“Sure. Not that you need to study. You’ll do fine. You always do.”

“Fine isn’t good enough,” said Cricket. “I have to ace it.”

James rolled his eyes. “Perfect is overrated.”

“Tell that to my parents.”

James frowned as if he didn’t know what she was implying. What did he know? His mom was the best. She seemed to let him do whatever he wanted.

That night, before bed, Cricket thought back to James’s words about perfect being overrated. For her, it wasn't an option. She had no choice but to be perfect. Manny’s speech problems were enough for Mom and Dad to deal with already. Plus, she saw how some of the kids made fun of Manny. Nobody would make fun of her. She’d make sure there was nothing they could make fun of her for.

She tiptoed into the kitchen. Both her parents sat in the living room watching TV. Slowly, she opened the junk drawer, trying to make as little noise as possible. Seeing nothing that would work to hang her dreamcatcher, she pushed a few things aside.

“What are you doing, sweetie?” Mom asked, her eyes still glued to the TV.

“My pen ran out,” she lied, pretty sure Mom wouldn’t want her putting a whole in her bedroom wall to hang something as silly as a dreamcatcher.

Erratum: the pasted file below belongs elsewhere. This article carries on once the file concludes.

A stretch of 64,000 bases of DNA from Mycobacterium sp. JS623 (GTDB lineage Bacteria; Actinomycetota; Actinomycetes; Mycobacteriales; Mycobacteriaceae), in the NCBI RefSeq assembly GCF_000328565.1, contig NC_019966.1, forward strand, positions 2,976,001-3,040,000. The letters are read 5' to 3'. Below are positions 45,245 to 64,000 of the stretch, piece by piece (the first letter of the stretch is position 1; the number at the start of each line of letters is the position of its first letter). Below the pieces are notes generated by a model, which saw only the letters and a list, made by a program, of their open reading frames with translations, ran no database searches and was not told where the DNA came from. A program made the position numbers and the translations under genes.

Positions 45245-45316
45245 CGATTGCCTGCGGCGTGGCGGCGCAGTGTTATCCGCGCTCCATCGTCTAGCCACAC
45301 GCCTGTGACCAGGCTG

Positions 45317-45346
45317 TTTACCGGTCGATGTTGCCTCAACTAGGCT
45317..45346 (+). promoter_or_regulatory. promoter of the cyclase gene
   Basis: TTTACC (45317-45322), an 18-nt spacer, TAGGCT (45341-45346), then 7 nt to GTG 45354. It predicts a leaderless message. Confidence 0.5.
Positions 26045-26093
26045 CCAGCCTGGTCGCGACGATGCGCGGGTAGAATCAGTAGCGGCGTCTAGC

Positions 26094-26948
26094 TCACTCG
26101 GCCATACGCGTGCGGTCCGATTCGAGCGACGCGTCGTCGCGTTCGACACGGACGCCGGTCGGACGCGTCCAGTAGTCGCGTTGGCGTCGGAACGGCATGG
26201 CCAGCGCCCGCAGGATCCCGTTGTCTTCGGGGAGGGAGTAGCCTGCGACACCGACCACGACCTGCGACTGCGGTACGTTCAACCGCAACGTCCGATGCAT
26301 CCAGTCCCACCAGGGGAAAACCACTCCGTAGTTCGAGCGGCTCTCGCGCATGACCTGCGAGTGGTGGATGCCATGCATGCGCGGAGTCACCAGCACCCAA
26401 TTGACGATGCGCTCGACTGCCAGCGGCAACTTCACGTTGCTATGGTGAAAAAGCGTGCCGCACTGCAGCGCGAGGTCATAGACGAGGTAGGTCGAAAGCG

“Did you find another?”

Cricket could tell from the volume of Mom’s voice she was still facing the TV. Spotting a tack as she shoved some batteries aside, she replied, “Yep,” and headed back to her room.

As she pushed the thumbtack into the drywall above where her pillow sat on her bed, she was reminded that Mr. Gaines had said the dreamcatcher was for good dreams and protection. She was a little old to fear bad dreams, and she wasn’t sure what she needed protecting from—other than Diana Dearborn’s bad attitude. She should be hanging the dreamcatcher in Manny’s room. Was James onto something? Would the dreamcatcher protect Manny from the bullies at school? But did the dreamcatcher have to be over Manny’s bed for it to help him?

She glanced in the direction of Manny’s bedroom. The door was open just a crack as it often was when he’d gone to bed. No light shone from inside his room. She slipped the dreamcatcher over the tack and wished for protection for Manny and a perfect score on the spelling test tomorrow.

Read the next chapter here.